In the clearing just below my grandfather's hunting cabin, between thick rows of red and blue spruce, you have to be careful with the lawn mower. Three perfect white sitting rocks are quickly overgrown with daisies and other weeds in the spring, so it's important to fish the stones from the tangle to avoid twisting a blade. I spent an evening there, about an hour, sitting, waiting for the sun to fully set, for the sky to blacken. Eventually I lost patience and went inside. The trees remained shadows against dark blue for much of the night.
Down there though, sitting on those rocks, it's quiet. The silence is deep, broken only by the furtive movements of rodents and birds in the woods and the rise and fall of the choral of tiny frogs by the pond. Occasionally the song halts while a larger animal passes - perhaps deer or raccoon - and then resumes. I get edgy thinking it might be a bear.
These are the moments we crave with nature. I sought out the exact place for my cathartic need for the quiet mountain that evening in the same way millions of people seek out specific places to connect with nature: state parks, hiking trails, cabin rentals, on and on. When my grandfather's place was inaccessible due to distance, I found other ways to connect. If I went too long without having that selfish bit of time, I felt pensive, frustrated. E.O. Wilson cites our evolutionary heritage. I tend to agree, but it runs deep in different ways. In my case, it's partially familial. Being in the woods anywhere reminds me of happy, uncomplicated times I spent with my family.
There's something untrue about it all, however. I sit in the night and listen, hearing little, breathing deep, but under my feet billions of organisms fight for territory and resources in the tiny cracks between soil granules. The soil itself is a conglomerate of varied origin, the decayed remains of animals and plants, fragments of ancient rock from continents long dead. The weeds we hacked down just days before have begun to vigorously regenerate, to vie for a better access to sunlight. Down the road, a snake invades the den of a family of chipmunks overnight, consumes the young. The guardians of the den are dead, flattened by passing cars on the asphalt. The babies would have died of starvation anyway.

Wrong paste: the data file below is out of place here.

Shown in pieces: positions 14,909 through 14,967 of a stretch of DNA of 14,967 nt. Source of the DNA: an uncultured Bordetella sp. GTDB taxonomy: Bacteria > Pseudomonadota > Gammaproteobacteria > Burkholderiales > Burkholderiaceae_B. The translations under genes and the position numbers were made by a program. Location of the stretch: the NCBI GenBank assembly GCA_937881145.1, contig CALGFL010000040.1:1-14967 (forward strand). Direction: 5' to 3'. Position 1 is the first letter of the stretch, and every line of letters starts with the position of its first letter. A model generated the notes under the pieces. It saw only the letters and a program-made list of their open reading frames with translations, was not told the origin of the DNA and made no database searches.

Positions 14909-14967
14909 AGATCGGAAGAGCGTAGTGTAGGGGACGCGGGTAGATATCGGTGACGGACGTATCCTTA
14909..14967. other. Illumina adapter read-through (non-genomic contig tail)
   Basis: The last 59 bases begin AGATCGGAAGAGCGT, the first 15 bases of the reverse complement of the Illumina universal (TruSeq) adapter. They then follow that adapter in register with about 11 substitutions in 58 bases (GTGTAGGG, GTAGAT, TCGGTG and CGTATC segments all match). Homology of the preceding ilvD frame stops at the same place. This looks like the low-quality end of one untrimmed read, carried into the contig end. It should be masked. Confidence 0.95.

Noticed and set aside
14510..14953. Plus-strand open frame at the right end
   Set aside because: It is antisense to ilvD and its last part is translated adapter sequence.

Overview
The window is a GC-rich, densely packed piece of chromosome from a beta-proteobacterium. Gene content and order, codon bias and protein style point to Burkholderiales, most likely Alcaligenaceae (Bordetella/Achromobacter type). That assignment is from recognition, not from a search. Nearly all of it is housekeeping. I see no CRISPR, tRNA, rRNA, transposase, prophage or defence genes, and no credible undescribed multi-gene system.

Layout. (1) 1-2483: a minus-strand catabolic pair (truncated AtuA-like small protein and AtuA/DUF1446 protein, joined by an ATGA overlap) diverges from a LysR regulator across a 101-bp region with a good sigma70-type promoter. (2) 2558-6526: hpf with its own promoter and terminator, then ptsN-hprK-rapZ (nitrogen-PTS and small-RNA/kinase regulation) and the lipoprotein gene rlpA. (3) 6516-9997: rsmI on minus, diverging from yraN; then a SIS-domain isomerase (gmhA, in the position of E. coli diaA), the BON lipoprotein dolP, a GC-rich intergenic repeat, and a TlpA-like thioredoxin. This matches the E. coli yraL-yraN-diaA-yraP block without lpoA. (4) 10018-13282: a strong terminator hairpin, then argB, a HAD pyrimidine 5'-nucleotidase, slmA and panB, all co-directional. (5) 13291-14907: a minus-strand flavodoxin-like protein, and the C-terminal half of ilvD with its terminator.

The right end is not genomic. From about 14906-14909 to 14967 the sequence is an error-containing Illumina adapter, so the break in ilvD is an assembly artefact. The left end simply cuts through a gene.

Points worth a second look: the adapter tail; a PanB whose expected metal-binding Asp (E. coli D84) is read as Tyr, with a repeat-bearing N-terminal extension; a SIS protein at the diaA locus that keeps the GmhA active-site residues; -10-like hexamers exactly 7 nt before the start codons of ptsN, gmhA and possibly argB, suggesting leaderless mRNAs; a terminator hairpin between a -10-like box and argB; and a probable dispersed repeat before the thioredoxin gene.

You can almost see it, hear it when you want to, the cells of every living things around, the innumerable chemical processes firing off and all of this in context temporarily strips away that peace, leaves bare a reality, if not the reality of nature. The limitations of our own senses save us from prolonged exposure, but it invades nonetheless, if you let it.
There is something disrespectfully incomplete about popular conceptions of nature, especially when the escape into these places we love is for pure beauty, pure peace. There's something I dread about reentering that world, seeing the things none of us want to see, the brutality of it: death, chemical compulsions, the needs of predators. It's a reminder of how things really are and squashes that silly daydream of somehow returning to nature and finding our "proper" place among it once more. As a species, we ran away and didn't look back until about 100 years ago or so.
It's easy to wax poetic about the parsimony of nature, the circle of life, the harmless, birds-eye view of the majesty (and other such cliches), but it's difficult to actually witness the sad little realities that form the foundations of the big, happy system. The peace that I derive from nature is always denuded, raw, contextualized; I return to the city relieved but mindful. It's never a light escape. It never should be.